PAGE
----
Thursday, December 3, 2009

Start to Finish: Pentaloops earrings

If I haven't been posting much it's because I've been busy -- some of it the not so great busy but a large portion has been working on orders including one for a Greek Orthodox church in Wisconsin who wanted a plethora of Pentaloop earrings for upcoming festivals.


The Pentaloop earrings use beads made from Mykonos Greek clay made by Linden Avenue Designs. I first found MaryAnn's fantastic beads when she posted some of her listings on Twitter. Her prices are great and she has wonderful customer service. She also likes to feature how her creations get used on her blog so please do check out her beads!

The coiled earwires used in these earrings are handmade. Surprised? I was too at how great they turned out. Please visit for the fantastic free tutorial by Abby Hook on how to make them. You'll need to register but its worth it and they also have other tutorials worth checking out.


For these earrings, while you can substitute beads and metals as desired, you'll want to be sure the beads have quite a large hole, almost a donut, otherwise your jump rings will fight for space and you won't get the dangly motion that is so attractive with these earrings.

I used 19 gauge pure copper wire for the jump rings. I hand wound the wire on a 9mm knitting needle and then cut the rings with a jeweler's saw. You can use a flush cutter -- I just had a lot of jump rings to make and the saw goes more quickly.


I have found that when cutting jump rings with a jeweler's saw if you use short coils, less than an inch in length and wrap them in masking tape you'll get a cleaner cut and the tape keeps most of the metal bits from scattering about.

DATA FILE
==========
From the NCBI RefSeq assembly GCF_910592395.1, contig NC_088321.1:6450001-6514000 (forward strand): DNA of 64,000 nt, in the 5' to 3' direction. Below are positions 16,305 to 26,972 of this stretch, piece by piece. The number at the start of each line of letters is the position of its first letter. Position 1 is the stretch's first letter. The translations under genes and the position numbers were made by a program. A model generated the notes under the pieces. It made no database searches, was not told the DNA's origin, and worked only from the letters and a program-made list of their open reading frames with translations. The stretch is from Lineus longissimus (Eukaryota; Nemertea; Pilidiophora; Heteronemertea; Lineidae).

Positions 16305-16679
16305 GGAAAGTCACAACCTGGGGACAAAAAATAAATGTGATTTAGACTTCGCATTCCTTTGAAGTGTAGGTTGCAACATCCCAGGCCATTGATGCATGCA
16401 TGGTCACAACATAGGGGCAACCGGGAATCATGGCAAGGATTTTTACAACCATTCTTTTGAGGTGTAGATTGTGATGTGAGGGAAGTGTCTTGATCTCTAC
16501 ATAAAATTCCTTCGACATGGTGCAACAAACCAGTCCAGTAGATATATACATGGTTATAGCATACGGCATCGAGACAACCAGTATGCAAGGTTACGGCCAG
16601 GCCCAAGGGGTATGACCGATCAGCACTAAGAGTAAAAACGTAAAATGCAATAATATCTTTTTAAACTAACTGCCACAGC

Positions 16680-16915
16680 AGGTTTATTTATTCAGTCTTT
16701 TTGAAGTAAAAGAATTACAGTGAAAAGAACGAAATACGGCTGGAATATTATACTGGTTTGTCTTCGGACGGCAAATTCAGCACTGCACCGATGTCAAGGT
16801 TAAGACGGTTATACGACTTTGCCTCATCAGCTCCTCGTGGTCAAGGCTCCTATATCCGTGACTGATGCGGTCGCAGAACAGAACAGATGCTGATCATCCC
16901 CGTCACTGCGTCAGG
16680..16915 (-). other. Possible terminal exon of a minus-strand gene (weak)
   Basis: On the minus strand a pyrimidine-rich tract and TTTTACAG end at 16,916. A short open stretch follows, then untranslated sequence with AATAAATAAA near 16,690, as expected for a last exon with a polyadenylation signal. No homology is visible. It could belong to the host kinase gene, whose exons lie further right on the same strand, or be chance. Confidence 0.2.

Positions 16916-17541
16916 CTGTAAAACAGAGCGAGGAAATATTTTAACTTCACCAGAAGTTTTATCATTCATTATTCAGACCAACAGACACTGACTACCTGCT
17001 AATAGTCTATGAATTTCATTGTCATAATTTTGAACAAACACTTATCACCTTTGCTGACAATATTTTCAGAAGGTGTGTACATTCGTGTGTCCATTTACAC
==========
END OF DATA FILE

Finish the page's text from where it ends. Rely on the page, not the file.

Especially because the jump rings are on the big side, I recommend conditioning them by opening and closing them flush, and smacking them a few times with a rubber or nylon mallet. Although most books will tell you not to tumble your jump rings with your shot or tumbling media because you'll be picking out jump rings forever, I had so many jump rings I decided to go ahead. I wasn't picking them out for too long...


Because the finished earrings have a clay bead component I didn't want to chance tumbling them at the end. Tumbling did a nice job of getting most of the errant burrs out of the jump rings but I still kept a small file handy for ones I found while I was putting the chains together.

Once you have at least 10 jump rings you can start to make the chains for your earrings. Open one jump ring and add two of your beads -- close the jump ring. Open another jump ring and pass it through the second bead you added to the first ring and then add another bead. Repeat until you have used 5 beads and 5 jump rings. Set this chain aside and make another with your remaining 5 beads and jump rings. You should have two lengths of bead/jump ring chain when complete.


I made coiled earwires using the method described in the tutorial from mentioned at the beginning. To complete the earrings I opened the last jump ring from my bead/jump ring chains and added the earwire.

During this process I made twelve pairs of Pentaloops!


Mykonos Greek Ceramic Beads by Linden Avenue Designs

Coiled Earwires Tutorial by Abby Hook on (free with registration)

Pentaloops Earrings at Seedlings: Jewelry Because on

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